The Center for Wildlife Health is located within the Department of Forestry, Wildlife and Fisheries in the Institute of Agriculture at the University of Tennessee Knoxville. The Center provides a multidisciplinary environment for the study of health issues arising from the interaction of wildlife, livestock, humans and the environment. The Center contributes at both the regional and international level through seminars, taught courses, research and public outreach.
Wildlife Health research, and the related field of Conservation Medicine, are academic areas that are growing rapidly in importance. This growth is being driven in part by concern about zoonotic diseases — cross-species diseases that travel to humans from other animals — such as rabies, Lyme disease, Severe Acute Respiratory Syndrome (SARS), avian influenza, West Nile virus, and other emerging infectious diseases. Similarly, diseases such as bovine tuberculosis and brucellosis travel from wildlife to livestock and thereby threaten our agricultural production systems. Furthermore, diseases such as chronic wasting disease (CWD) in deer and elk, and chytridiomycosis in amphibians, are examples of growing health threats to valued wildlife populations themselves.
Such issues require not only fundamental research into wildlife disease ecology and diagnosis, but also application of research findings in ways that provide practical assistance for resource managers and policy-makers. These problems must be addressed using a team approach that involves wildlife biologists, entomologists, veterinarians, animal production managers, public health specialists, epidemiologists and numerous other disciplines. A key objective of the Center for Wildlife Health is to assist these specialists working closely together, both on the UT campus and through off-campus collaboration.
- To facilitate research and educational collaborations on wildlife health and zoonotic disease issues among faculty members and graduate students associated with various academic units in Knoxville
- To promote specific collaborations among faculty that will engender large project planning and grant applications not presently practical in any one unit
1) Seed Grants – The centerpiece of the CWH ORU will be seed grants (six at $5000 and two at $10,000) that will facilitate inter-campus research projects that will be expected to result in substantial extramural grant applications and funding. A requirement for the application will be participation by more than one tenure-line investigator from different administrative units (i.e., >1 department), one of which must be from UTK. ORNL investigators must be funded through an affiliated UT department or program. Support can be used for personnel (excluding PI salary and benefits), supplies, and minor equipment. Grants will be evaluated by a panel of experts appointed by the ORU’s co-directors. The awards will be for one year with the possibility for continued funding if the project shows significant progress in the previous year. The split of monies among investigators will be determined by the applicants. The potential for extramural funding based on seed grant findings will be a key component of proposal evaluation.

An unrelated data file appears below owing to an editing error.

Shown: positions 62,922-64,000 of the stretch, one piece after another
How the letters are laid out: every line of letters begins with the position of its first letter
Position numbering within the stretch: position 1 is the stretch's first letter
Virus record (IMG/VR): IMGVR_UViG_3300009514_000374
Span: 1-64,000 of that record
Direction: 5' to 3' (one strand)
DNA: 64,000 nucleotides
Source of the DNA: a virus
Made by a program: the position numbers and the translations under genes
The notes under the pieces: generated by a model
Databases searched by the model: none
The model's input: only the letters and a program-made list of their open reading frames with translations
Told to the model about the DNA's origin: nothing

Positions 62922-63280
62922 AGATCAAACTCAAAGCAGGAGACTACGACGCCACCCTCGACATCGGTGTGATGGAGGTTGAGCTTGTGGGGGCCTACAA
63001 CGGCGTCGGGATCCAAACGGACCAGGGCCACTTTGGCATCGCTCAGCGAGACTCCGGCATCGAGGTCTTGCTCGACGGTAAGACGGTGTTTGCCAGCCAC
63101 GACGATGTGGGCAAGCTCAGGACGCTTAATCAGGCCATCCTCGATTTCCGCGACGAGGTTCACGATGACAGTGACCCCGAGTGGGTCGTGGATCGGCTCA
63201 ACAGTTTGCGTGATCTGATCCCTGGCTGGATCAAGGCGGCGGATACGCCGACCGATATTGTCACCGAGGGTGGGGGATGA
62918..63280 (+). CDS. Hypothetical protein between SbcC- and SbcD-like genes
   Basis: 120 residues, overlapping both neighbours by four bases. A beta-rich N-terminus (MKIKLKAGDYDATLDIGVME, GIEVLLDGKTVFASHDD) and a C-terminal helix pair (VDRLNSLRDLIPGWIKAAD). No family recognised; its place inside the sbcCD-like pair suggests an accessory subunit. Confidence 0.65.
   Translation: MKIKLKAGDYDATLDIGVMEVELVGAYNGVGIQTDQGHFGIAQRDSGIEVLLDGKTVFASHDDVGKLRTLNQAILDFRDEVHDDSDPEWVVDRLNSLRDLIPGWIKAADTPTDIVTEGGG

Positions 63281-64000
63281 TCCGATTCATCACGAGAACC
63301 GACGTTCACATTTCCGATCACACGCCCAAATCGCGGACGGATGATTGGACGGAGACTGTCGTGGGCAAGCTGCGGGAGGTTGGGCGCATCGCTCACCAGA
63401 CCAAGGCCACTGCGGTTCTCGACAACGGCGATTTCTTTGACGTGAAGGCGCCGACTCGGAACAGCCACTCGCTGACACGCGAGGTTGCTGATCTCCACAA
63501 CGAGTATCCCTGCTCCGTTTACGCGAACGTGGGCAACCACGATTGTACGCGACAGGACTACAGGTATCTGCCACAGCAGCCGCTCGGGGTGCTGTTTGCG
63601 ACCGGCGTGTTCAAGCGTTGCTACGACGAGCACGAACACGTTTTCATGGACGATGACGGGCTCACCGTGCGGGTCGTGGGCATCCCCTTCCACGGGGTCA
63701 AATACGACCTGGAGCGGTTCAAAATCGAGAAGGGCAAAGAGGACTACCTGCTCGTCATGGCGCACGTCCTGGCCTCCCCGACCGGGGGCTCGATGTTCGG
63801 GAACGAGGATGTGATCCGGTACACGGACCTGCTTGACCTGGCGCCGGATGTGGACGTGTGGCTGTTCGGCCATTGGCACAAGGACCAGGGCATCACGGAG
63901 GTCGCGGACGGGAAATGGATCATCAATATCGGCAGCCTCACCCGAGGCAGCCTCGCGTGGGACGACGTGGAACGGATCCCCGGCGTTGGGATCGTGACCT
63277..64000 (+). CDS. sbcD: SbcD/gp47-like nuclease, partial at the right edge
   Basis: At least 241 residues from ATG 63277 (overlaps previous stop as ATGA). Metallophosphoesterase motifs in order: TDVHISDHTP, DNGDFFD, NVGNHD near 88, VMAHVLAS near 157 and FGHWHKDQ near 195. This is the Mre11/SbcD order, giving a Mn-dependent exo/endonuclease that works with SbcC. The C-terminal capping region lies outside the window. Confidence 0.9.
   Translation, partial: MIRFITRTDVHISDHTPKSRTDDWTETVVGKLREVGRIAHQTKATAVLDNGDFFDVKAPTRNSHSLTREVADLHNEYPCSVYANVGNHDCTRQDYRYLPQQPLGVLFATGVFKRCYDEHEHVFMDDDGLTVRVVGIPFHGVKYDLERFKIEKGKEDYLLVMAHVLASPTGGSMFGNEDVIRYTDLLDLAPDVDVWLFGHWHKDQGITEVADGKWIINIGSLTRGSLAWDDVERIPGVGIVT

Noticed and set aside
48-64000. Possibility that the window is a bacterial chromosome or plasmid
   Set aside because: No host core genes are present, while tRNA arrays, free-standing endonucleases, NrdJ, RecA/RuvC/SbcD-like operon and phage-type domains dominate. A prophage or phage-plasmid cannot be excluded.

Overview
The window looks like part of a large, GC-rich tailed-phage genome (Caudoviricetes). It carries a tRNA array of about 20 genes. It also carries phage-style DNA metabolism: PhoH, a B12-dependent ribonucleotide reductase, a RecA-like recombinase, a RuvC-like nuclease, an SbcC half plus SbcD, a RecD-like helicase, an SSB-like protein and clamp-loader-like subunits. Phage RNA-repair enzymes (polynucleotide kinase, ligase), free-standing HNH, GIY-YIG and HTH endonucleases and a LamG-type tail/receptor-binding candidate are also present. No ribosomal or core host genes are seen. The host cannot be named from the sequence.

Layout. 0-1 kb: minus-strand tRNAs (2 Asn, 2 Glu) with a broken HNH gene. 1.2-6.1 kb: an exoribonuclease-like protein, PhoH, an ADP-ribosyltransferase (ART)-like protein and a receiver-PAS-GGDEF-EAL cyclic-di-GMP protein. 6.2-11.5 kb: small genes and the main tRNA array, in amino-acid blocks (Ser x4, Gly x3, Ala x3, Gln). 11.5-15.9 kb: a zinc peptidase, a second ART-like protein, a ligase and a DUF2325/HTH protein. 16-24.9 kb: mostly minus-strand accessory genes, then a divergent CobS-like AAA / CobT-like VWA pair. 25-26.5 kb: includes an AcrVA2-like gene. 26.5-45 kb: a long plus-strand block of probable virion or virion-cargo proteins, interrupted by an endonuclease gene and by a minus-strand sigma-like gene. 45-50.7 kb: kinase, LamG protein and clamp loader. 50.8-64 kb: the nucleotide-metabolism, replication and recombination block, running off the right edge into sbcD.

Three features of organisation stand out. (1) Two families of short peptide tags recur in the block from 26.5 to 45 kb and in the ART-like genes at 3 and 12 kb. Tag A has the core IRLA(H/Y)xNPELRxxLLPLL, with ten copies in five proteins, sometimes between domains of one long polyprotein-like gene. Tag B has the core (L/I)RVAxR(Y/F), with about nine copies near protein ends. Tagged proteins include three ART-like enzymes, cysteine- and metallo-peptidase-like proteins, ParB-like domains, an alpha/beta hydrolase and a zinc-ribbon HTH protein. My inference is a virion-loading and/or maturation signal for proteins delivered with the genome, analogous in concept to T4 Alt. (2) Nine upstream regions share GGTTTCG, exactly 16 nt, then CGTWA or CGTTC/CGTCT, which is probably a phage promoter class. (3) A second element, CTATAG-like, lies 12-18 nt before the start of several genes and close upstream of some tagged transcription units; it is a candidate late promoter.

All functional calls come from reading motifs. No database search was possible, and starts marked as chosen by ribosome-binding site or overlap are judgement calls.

2) Travel Grants – UTK and UTIA scientists also will be able to submit an application to the CWH ORU for travel support for conferences to present research findings or for research planning meetings with professionals outside of UT. Twelve travel grants at $500 each will be awarded.
3) Seminars – Two seminars will be organized to bring to Knoxville noted speakers whose research on wildlife and zoonotic disease will be of interest to diverse students and faculty members. These seminars will be followed by a social gathering in order to facilitate informal interactions among students and faculty dispersed throughout the campus.
ORU Management and Evaluation
The ORU will be co-directed by:
- Dr. Graham Hickling (Research Associate Professor, FWF)
- Dr. Melissa Kennedy (Associate Professor, CVM).
- Dr. Chunlei Su (Associate Professor, UTK Dept. of Microbiology)
Current CWH members: Shigetoshi Eda, Brad Fenwick, Richard Gerhold, Matthew Gray, Ted Henry, Debra Miller, Lisa Muller, Marcy Souza, Rebecca Trout-Fryxell.
Stakeholders Committee : Deans and Associate Deans from the Colleges with participation in the CWH ORU will form a stakeholder’s committee that will be chaired by the directors of the ORU. This committee will meet twice a year to evaluate the progress of the CWH ORU and to advise on directions and programmatic issues.
Scientific Advisory Board (SAB) : The Directors and Stakeholder Committee will receive external advice from a three- or four-member SAB. Noted researchers from universities that have strong wildlife/zoonotic disease programs will be asked to serve on the SAB. The SAB will report to the UTK Vice-Chancellor of Research on the progress of the CWH ORU.
Graham J. Hickling, Research Associate Professor
Forestry, Wildlife & Fisheries
Center for Wildlife Health
274 Ellington Plant Sciences Bldg.
2431 Joe Johnson Dr.
Knoxville TN 37996
Phone: (865) 974-6173